What are the three branches of Psychology?

Because it covers every aspect of the study of the mind and behavior, from behaviors acquired through conditioning to the treatment of mental illness, and the understanding of how people undergo changes and growth throughout their lives, Psychology is a wide body of knowledge that expresses the demanding study of human experience. As a result, some branches emerged to deal with the specific field of study. This article answers the question, “what are the three branches of Psychology?”.

What are the three branches of Psychology?

The three branches of psychology are the following;

  • Behavioral Psychology
  • Clinical Psychology
  • Developmental Psychology

While each branch or field has its emphasis on psychological problems or concerns with questions and issues from an alternate perspective, they all offer a shared objective of studying and making sense of the varied human experience.

These Psychologies have several subfields under them that address a particular area of study that focuses on a specific topic that is continually developing and evolving or has been established solidly in the investigation of the mind, behavior, and overall human conduct.

What is psychology?

In the attempt to understand the human mind and behavior, a body of knowledge had emerged so that from these questions, answers are found and established for various purposes.

Whether to learn about human intellectual growth and development, the diagnosis of different mental illnesses, or to understand what makes humans tick, Psychology has been the field that many people rely upon. 

Psychology came from the Greek words “psychē” meaning mind, soul, or spirit, and “logos” which means study. Psychology is the study of the human mind, its inner workings, and how it affects behavior.

The venture of psychologists is to comprehend the human way of behaving from scientific research centers to mental health care services and classroom setup and in every possible setting.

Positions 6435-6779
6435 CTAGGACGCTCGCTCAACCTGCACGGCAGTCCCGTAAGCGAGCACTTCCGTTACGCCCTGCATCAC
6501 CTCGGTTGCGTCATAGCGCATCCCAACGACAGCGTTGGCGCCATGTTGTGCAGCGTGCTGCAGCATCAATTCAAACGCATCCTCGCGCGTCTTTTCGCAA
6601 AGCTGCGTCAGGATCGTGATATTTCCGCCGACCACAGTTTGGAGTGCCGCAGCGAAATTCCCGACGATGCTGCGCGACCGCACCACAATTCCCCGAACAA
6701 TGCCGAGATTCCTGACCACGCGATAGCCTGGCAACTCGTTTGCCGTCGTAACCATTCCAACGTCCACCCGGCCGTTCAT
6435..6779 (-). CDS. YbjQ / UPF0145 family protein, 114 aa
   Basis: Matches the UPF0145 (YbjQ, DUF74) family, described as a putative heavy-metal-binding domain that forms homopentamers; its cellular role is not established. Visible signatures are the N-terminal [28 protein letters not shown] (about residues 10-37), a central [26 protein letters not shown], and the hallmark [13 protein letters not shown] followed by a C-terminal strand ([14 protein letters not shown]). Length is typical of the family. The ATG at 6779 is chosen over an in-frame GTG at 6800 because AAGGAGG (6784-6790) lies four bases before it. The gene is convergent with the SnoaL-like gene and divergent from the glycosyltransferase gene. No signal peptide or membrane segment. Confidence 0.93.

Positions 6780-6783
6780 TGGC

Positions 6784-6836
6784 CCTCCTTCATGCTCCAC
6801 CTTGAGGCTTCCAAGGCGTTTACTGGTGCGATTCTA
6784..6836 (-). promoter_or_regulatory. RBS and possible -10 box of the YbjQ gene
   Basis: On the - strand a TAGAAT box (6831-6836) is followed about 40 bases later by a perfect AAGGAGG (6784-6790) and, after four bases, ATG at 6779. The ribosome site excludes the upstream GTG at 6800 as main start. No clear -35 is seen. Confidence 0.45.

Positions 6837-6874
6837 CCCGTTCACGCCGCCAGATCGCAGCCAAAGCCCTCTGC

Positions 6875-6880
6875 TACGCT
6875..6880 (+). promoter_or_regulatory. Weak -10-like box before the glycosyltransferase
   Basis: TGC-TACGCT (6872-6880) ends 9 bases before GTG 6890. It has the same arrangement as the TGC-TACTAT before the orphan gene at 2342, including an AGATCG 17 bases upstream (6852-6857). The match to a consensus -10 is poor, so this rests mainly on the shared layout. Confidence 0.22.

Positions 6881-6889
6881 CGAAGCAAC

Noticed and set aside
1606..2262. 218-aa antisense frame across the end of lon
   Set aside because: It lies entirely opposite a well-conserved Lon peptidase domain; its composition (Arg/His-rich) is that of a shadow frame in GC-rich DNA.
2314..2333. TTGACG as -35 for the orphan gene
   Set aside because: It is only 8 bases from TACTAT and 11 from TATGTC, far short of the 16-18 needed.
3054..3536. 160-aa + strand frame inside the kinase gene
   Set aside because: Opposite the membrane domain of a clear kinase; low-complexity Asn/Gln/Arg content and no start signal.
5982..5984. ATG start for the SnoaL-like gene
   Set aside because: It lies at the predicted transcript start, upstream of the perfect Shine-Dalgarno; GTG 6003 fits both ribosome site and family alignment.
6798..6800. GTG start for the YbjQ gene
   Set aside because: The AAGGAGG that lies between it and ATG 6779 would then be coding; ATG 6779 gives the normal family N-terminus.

Psychology is a discipline that covers a wide selection of topics from the faculties of the brain to the whole activities of nations, from child development to care for the elderly, to the conscious and unconscious brain and behavior phenomena and all aspects of the human experience

Psychology is believed to be around for thousands of years in the early civilizations of  Egypt, China, Persia, India, and ancient Greece as a philosophical concept.

In ancient Greece, a philosopher named Plato has been going around contemplating the human experience with his followers and other philosophers in a conversation famously known as the dialogues.

Some of the most famous Psychologists in the history are the following; 

  • B. F. Skinner and his work on behaviorism specifically his concepts of operant conditioning and schedules of reinforcement that are still used today;
  • Jean Piaget and theory of cognitive development discuss children’s intellectual growth;
  • Sigmund Freud and his contributions to the study of human development;
  • Albert Bandura and his revolutionary work on the importance of observational learning, imitation, and modeling in social learning theory;
  • William James is referred to as the father of American psychology because of his teachings and writings that helped psychology to be established as a science;
  • Ivan Pavlov was famous for the classical conditioning;
  • Erik Erikson helped create awareness and curiosity on human development through his works such as stage theory of psychosocial development and psychoanalytic theory; and 
  • Lev Vygotsky whose works in the fields of education and child development become hugely influential in recent decades.

What is Behavioral Psychology?

Behavioral psychology is a theory of learning. Also known as behaviorism, it is based on the concept that all behaviors — taught or modified,  are obtained through conditioning.

The founder of behaviorism, John B. Watson, argued that behavior is not the consequence of mental processes but the outcome of our response to our environment. This theory maintains that learning new behavior stems from our contact with our outside environment.

Mostly known for behavioral strategies like operant conditioning and classical conditioning that are often utilized to teach or modify behaviors such as the reward system for good behavior or great work for children and adults alike.